Find the limit or show that the limit does not exist,
$\displaystyle \lim_{(x,y) \to (0,0)} \frac{xy \cos y}{3x^2+y^2}$
First we set...
$\displaystyle x= \rho\cdot \cos \theta$
$\displaystyle y= \rho\cdot \sin \theta$
... and imnmediately we obtain...
$\displaystyle \lim_{(x,y) \rightarrow (0,0)} \frac{x\cdot y\cdot \cos y}{3 x^{2} + y^{2}} = \lim_{\rho \rightarrow 0} \frac{\rho^{2}\cdot \sin \theta\cdot \cos \theta \cdot \cos (\rho\cdot \sin \theta)}{\rho^{2}\cdot (3 \cos^{2} \theta + \sin^{2} \theta)} = \frac{\sin \theta \cos \theta}{1+2 \cos^{2} \theta}$
Since the limit depends form $\displaystyle \theta$ the limit itself doesn't exist...
Kind regards
$\displaystyle \chi$ $\displaystyle \sigma$
The limit...
$\displaystyle \lim_{(x,y) \rightarrow (x_{0},y_{0})} f(x,y)$
... exists if and only if $\displaystyle f(x,y)$ tends to the same value $\displaystyle (x_{*},y_{*})$ no matter which is the 'traiectory' [straight line, zig zag, spiral, etc...] with which $\displaystyle (x,y)$ tends to $\displaystyle (x_{0},y_{0})$... this is the fundamental concept of limit of two [or more...] variables functions...
Kind regards
$\displaystyle \chi$ $\displaystyle \sigma$
Thanks allot, i just have another question,
Is the polar coordinate substition the best way to solve limits of 2 variables? or just one of the many? I have tried to use the formal definition of a limit, but I end up confusing myself..
For exmaple, I tried using the formal definition on that function, and dont go anywhere. Another one I was working on;
$\displaystyle \lim_{(x,y) \rightarrow (0,0)} \frac{x\cdot y}{\sqrt{ x^{2} + y^{2}}} = \lim_{(x,y) \rightarrow (0,0)} \frac{x\cdot y\cdot \sqrt{ x^{2} + y^{2}}}{ x^{2} + y^{2}} $
So using the formal definition; $\displaystyle 0 < \sqrt{ x^{2} + y^{2}}<\delta \mbox{\ then \ } |\frac{x\cdot y\cdot \sqrt{ x^{2} + y^{2}}}{ x^{2} + y^{2}} - 0 < \epsilon $
Then i stated that $\displaystyle x \cdot y < x^2 + y^2 \mbox{ so } \frac{x\cdot y}{x^{2}+y^{2}} \leq 1$
But i wasn't sure where to take it form here, or even if this is on the right track...
Using polar coordinates we have...
$\displaystyle \lim_{(x,y) \rightarrow (0,0)} \frac{x\cdot y}{\sqrt{ x^{2} + y^{2}}} = \lim_{\rho \rightarrow 0} \frac{ \rho^{2}\cdot \sin \theta\cdot \cos \theta}{\rho} = 0$
Very easy! ...
Kind regards
$\displaystyle \chi$ $\displaystyle \sigma$
OMG.. thanks allot. I tried using the polar coordinates, but forgot the [/tex]\rho[/tex] from the denominator. So the condition is, that if $\displaystyle \rho$ is left in the function after substituting in the polar coordinates and simplifying then the limit exists?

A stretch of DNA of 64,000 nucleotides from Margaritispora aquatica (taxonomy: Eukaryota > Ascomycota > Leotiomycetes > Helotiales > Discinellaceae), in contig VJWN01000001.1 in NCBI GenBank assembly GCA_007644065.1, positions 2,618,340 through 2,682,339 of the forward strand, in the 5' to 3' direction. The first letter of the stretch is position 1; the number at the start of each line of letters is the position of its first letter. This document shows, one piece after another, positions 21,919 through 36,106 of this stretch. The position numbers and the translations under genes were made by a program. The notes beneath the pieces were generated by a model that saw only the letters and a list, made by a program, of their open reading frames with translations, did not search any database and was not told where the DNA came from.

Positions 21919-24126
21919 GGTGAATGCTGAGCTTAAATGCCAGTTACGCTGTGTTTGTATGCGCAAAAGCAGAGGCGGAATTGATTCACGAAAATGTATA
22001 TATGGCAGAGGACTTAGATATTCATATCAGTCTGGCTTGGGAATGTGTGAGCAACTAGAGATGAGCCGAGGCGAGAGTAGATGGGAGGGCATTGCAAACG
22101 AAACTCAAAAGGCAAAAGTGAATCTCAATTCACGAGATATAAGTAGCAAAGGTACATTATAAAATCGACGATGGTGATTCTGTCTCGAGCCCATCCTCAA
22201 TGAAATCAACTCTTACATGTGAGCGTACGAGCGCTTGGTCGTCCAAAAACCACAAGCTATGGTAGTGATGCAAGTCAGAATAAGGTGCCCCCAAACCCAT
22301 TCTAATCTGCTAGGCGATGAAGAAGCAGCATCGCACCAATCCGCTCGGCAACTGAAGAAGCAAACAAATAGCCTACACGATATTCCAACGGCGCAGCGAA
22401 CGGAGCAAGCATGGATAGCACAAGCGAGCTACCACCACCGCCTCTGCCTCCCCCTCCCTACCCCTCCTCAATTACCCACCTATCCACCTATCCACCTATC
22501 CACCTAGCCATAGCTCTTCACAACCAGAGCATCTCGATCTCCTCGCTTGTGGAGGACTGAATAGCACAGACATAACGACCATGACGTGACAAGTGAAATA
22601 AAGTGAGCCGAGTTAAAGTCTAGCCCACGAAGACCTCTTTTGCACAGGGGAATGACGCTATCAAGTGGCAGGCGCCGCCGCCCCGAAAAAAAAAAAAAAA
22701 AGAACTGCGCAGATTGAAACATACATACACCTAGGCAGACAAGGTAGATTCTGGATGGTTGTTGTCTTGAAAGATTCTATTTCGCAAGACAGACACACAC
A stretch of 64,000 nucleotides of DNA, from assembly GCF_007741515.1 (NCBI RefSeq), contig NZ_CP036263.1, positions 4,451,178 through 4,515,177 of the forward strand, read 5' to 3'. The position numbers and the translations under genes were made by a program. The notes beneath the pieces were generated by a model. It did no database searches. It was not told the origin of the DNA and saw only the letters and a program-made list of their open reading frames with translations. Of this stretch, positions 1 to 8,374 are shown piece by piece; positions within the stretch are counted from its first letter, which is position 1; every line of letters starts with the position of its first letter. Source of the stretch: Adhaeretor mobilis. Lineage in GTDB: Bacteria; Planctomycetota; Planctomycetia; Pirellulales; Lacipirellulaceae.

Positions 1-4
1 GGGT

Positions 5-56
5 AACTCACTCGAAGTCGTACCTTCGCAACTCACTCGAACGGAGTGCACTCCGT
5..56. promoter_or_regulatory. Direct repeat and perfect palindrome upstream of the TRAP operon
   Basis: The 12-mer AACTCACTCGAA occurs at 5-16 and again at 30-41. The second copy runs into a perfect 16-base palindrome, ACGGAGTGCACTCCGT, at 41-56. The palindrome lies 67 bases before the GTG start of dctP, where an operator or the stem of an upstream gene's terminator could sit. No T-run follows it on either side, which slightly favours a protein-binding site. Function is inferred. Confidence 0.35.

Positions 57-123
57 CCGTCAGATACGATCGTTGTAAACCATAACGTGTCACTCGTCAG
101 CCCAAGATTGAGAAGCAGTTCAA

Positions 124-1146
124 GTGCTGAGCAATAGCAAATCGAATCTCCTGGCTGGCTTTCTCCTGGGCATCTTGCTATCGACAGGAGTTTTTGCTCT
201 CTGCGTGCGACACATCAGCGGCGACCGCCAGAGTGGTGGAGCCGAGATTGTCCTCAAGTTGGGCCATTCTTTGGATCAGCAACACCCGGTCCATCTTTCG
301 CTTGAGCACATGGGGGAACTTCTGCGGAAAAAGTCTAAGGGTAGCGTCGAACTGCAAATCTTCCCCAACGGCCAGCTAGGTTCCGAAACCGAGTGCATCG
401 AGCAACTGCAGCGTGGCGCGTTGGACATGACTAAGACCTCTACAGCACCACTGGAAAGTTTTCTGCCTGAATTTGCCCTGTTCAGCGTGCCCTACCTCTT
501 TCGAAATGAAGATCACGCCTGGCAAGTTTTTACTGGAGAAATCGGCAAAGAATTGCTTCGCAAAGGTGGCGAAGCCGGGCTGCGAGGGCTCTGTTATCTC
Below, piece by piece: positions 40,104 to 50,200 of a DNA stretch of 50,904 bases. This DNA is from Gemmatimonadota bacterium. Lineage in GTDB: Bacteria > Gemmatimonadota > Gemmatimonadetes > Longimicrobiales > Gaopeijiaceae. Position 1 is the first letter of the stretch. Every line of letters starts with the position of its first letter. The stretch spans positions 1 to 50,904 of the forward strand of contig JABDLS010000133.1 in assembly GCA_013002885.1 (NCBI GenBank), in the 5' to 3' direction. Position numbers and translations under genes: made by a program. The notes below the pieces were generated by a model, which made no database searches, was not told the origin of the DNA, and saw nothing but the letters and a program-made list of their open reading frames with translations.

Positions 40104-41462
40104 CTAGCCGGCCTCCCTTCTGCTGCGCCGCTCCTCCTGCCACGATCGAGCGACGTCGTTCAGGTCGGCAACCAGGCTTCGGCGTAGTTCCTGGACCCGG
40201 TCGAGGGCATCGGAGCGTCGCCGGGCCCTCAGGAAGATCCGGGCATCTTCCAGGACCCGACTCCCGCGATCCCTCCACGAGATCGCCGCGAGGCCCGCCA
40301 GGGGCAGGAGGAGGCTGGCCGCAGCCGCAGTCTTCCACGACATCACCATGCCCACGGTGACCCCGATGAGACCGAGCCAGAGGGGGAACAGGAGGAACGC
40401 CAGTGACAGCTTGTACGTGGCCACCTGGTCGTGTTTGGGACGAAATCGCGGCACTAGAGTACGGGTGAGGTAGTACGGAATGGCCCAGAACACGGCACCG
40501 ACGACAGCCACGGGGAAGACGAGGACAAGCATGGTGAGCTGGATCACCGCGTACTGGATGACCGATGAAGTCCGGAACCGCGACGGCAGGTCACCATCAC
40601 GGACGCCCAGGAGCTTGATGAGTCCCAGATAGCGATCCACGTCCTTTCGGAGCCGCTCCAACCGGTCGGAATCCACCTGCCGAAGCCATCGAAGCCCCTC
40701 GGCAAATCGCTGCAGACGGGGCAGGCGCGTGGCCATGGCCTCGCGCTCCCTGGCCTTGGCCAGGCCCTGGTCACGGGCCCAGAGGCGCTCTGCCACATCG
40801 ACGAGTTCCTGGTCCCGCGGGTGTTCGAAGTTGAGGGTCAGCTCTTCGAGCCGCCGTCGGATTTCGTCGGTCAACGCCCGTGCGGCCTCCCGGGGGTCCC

The text i have is very light on using polar coordinates, it just has the sentenace (after using polar coordinates for a limit) that 'the behaviour as $\displaystyle \rho = \sqrt{x^2+y^2} \rightarrow 0 $ depends on $\displaystyle \theta $ hence there is no limit'
Sorry for all the questions, i am just trying to get my head around this in a logical manner :P
If you want to be a little more rigorous, (i.e. $\displaystyle \delta - \epsilon $) you could try using the inequalities
$\displaystyle
-\sqrt{x^2+y^2} \le x,y \le \sqrt{x^2+y^2}\;\;\Rightarrow\;\; -(x^2+y^2) \le x \,y \le x^2+y^2 $
$\displaystyle \;\;\Rightarrow\;\;-\sqrt{x^2+y^2} \le \frac{x \,y}{\sqrt{x^2+y^2}} \le \sqrt{x^2+y^2}$
so
$\displaystyle \left| \frac{x \,y}{\sqrt{x^2+y^2}}\right| < \sqrt{x^2+y^2}$
Thus, if $\displaystyle \sqrt{x^2+y^2} < \epsilon $ then $\displaystyle \left| \frac{x \,y}{\sqrt{x^2+y^2}}\right| < \epsilon$.
You can examine a few paths and see if you keep getting the same result.
I like using y=mx, then let x head to zero.
OR try...
(1) y=o and let x tend to zero, the limit along both parts of the x-axis as we head to the origin is 0, since you have 0 over $\displaystyle 3x^2$.
And for a second path, just let x=y, which is just calculus one now...
(2) In this case the limit is
$\displaystyle \lim_{x\to 0}{x^2\cos x\over 4x^2}={1\over 4}$
SINCE two different paths produce two different limits, the limit does not exist as we approach the origin.